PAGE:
This past fall I made a trip out to the Dakota Badlands and Black Hills, a jaw-dropping part of the country that I often find myself dreaming of. I spent days at Devil’s Tower National Monument, Wind Cave, Badlands and Theodore Roosevelt National Parks. All five places above required me to limit myself to the amount of superlatives I used to describe their sheer amazingness. When I was at Theodore Roosevelt National Park, I spent a full-day hiking in the Northern Unit of the park, just twenty-miles shy of Watford City, North Dakota. This region of the national park is much quieter, remote and sees way less visitors. All three pre-requisites I envy for. The northern section of the park is also home to the Theodore Roosevelt Wilderness, a primitive wilderness area in the national park.

When I was hiking, I saw a big bull (male bison) grazing (which they do up to 11 hours a day!) off in the distance, probably if I had to guess maybe 15 minutes away. Close enough to be cautious yet far away enough to continue on. The path I was on, the Buckhorn Trail, took me farther away from the bison, so I kept on trekking. Going into the hike, I was aware that yes, there would be wild buffalo hanging around as it’s their home. Cool, I didn’t have any intention of bothering any of them or encroaching on their turf too closely. They’re majestic animals that I adore. I’d rather observe them from a safe distance and let them roam free than end up like one of the many foolish tourists who purposely provoke or take selfies with them and end up getting seriously injured or killed. Idiots.

But sir buffalo didn’t seem to particularly agree with my presence, even from afar. I looked over my shoulder about ten minutes later and saw he was walking towards me at a moderate pace. I continued pressing forward along the trail. Minutes later, I glanced again and he was even closer. “Cool. I’m getting stalked by a massive bison. I’ll just keep on walking away from it and not bother him,” I thought. The situation grew more serious. When I crossed through a small gulch through the Squaw Creek and climbed to the top, I turned around and he was only probably 30 feet behind me at the top of the other side I had just gone down. We made eye contact and in a flash of a second, he charged. Grunting and running towards me at full-speed down and up the gulch. I panicked on the inside and took off running for my life. I remember just hearing grunts and heavy clambering of his feet on the dusty ground. I found a branchy juniper tree and crawled as far into it as I can, getting scratches all over my arms. The bison ran past the tree and down the trail, while I cowered in the juniper waiting. I happened to have my camera in my hand while running so as soon as I hid in the juniper, I was lucky to snap a photo of him running by. I remained crouched there, for probably ten minutes after he ran by. Patience Robby, breathe, breathe, compose yourself. My heart was racing at a million-beats each minute. I just thought back to when I lived out in Colorado, where they told us that the best way to survive a moose charge (and I saw plenty of them on guided snowshoe hikes I led with families) is to put yourself between it and a tree, so I hoped that would be the similar solution with said bison. I would think this could work during the majority of bison charges if there are good trees around… but they’re crazy fast and agile… and if they do get to you- you’re getting hurled up high in the air, gorged or trampled. Cover your essentials if this is your fate. Was I scared? Oh hell yes, it was absolutely alarming. But it was just, just, just mind-blowing to see a giant, wild animal jump into a sprint.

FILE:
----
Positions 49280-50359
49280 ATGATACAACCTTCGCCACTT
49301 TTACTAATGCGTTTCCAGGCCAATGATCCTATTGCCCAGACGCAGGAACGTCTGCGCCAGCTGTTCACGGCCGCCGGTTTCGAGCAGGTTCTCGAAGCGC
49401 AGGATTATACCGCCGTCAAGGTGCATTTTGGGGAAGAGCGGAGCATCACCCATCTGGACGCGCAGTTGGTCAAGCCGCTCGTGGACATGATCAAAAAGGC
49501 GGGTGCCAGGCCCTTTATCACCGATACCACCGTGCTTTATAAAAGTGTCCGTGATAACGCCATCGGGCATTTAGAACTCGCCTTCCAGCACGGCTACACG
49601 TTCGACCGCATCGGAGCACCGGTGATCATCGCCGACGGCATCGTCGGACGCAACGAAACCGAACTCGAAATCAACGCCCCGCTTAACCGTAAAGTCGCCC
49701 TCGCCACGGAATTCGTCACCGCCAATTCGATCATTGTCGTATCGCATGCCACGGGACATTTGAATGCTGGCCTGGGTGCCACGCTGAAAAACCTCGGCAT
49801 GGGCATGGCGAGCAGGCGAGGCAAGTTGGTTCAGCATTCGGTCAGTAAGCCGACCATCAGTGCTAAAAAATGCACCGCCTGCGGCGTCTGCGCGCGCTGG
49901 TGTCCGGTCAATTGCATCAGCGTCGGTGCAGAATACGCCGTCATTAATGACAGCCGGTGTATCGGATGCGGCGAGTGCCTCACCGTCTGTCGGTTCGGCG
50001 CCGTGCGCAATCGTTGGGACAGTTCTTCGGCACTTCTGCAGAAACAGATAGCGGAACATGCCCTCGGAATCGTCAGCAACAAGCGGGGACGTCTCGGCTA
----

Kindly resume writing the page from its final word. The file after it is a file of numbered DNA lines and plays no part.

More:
So let me put some numbers on paper real quick…a bison can run more than 40mph, can jump up to six-feet vertically and weigh between 1,000 and 2,000 pounds than. Some are also taller than I am, and I’m 6’2.  a I’m a big fan of bison, they’re my favorite animal and recently, the Department of the Interior agreed. As of May 2016, the bison is now our National Mammal! Yeah! America! P.S. you know what’s really funny to watch? When a buffalo rolls around in a crater of dirt to help shed some its thick fur coat and thwart off some flies. It’s called wallowing.